Great French Symbolist poet Stephane Mallarme was born in Paris in 1842. He began writing poetry at an early age under the influence of Charles Baudelaire. His first poems started to appear in magazines in the 1860s.
The work of the Stephane Mallarme has often been considered the best example of "pure poetry." Mallarme dealt in metaphorical obliquities and attempted to practice alchemy with words â€” to create a kind of poetry where the word as symbol would have a new mobility and would achieve new intensities and refinements of meaning.
Mallarme's most well known poems are L'Apres Midi D'un Faun (The Afternoon of a Faun) (1865), which inspired Debussy's tone poem (1894) of the same name and was illustrated by Manet. Among his other works are Herodiade (1896) and Toast Funebre (A Funeral Toast), which was written in memory of the author Theopile Gautier. Mallarme's later works include the experimental poem Un Coup de Des (1914), published posthumously.
From the 1880s Mallarme was the center of a group of french writers in Paris, including Andre Gide and Paul Valery, to whom he communicated his ideas on poetry and art. According to his theories, nothing lies beyond reality, but within this nothingness lies the essence of perfect forms and it is the task of the poet to reveal and crystallize these essences. Mallarme's poetry employs condensed figures and unorthodox syntax. Each poem is build around a central symbol, idea, or metaphor and consists on subordinate images that illustrate and help to develop the idea. Mallarme's vers libre and word music shaped the 1890s Decadent movement.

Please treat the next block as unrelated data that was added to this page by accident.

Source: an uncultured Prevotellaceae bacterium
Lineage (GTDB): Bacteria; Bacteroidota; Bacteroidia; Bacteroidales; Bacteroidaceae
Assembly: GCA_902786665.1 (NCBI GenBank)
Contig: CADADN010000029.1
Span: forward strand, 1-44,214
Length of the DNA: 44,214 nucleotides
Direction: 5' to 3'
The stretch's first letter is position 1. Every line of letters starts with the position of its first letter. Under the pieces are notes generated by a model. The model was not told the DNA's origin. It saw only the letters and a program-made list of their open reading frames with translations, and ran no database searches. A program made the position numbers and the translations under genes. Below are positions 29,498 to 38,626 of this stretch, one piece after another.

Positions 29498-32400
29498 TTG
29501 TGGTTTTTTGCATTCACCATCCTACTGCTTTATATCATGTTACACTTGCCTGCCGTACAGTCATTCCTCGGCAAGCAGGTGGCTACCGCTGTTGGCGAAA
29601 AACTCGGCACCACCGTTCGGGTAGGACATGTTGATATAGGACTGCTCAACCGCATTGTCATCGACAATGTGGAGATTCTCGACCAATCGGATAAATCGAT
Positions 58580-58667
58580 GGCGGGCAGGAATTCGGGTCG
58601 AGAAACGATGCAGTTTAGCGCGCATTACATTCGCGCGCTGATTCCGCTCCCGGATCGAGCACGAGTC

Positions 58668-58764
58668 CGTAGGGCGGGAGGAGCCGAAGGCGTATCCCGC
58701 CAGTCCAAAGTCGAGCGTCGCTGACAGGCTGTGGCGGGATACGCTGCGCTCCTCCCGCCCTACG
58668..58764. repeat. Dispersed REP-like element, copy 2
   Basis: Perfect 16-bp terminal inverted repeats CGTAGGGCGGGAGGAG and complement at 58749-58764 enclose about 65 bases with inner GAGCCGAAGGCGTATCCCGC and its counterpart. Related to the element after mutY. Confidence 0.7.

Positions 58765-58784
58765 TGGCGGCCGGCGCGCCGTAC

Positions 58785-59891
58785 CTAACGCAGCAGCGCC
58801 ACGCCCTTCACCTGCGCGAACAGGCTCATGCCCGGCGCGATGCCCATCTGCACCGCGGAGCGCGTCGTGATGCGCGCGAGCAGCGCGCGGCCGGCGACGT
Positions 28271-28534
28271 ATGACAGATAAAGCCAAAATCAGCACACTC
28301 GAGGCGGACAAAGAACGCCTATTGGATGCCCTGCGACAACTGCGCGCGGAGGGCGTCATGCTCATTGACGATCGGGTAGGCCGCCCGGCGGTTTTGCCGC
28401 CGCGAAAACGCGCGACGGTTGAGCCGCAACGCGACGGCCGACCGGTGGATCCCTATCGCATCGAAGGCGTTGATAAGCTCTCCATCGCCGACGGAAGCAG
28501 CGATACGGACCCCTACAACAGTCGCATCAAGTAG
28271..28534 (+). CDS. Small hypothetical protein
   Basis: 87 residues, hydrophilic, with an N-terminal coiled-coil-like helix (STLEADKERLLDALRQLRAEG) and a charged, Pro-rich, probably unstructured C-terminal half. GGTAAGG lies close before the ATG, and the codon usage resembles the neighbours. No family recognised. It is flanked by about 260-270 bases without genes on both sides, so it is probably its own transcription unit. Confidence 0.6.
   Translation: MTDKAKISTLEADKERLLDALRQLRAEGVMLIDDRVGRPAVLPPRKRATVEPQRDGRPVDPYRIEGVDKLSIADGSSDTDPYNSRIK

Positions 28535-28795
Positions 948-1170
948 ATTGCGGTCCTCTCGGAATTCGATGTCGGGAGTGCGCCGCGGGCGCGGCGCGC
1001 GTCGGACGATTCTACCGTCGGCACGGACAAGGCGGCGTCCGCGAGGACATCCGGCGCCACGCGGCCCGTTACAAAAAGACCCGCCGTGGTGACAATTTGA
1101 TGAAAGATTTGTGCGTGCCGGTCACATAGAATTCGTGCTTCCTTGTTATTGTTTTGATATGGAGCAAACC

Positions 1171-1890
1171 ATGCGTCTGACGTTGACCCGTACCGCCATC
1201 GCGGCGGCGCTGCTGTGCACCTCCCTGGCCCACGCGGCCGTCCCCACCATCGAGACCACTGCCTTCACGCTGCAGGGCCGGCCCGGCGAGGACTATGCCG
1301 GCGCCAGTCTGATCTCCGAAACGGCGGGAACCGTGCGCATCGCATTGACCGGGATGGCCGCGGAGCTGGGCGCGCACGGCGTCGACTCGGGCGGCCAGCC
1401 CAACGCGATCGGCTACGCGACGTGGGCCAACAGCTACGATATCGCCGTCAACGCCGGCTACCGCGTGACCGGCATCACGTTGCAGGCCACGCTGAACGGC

Debussy's tone poem The Afternoon of a Faun, and the ballet immortalized by Nijinski, are based on a famous poem of Mallarme , while the visual pattern of his poem A Throw of the Dice Will Never Abolish Chance foreshadowed the typographical experimentation of contemporary poetry. Certain of Mallarme's aesthetic theories parallel those of the abstract painters of today, while his poetical syntax can be compared to the technique of the Cubists.
For the rest of his life Mallarme devoted himself to putting his literary theories into practice and writing his Grand Oeuvre (Great Work). Mallarme died in Paris on September 9, 1898 without completing this work.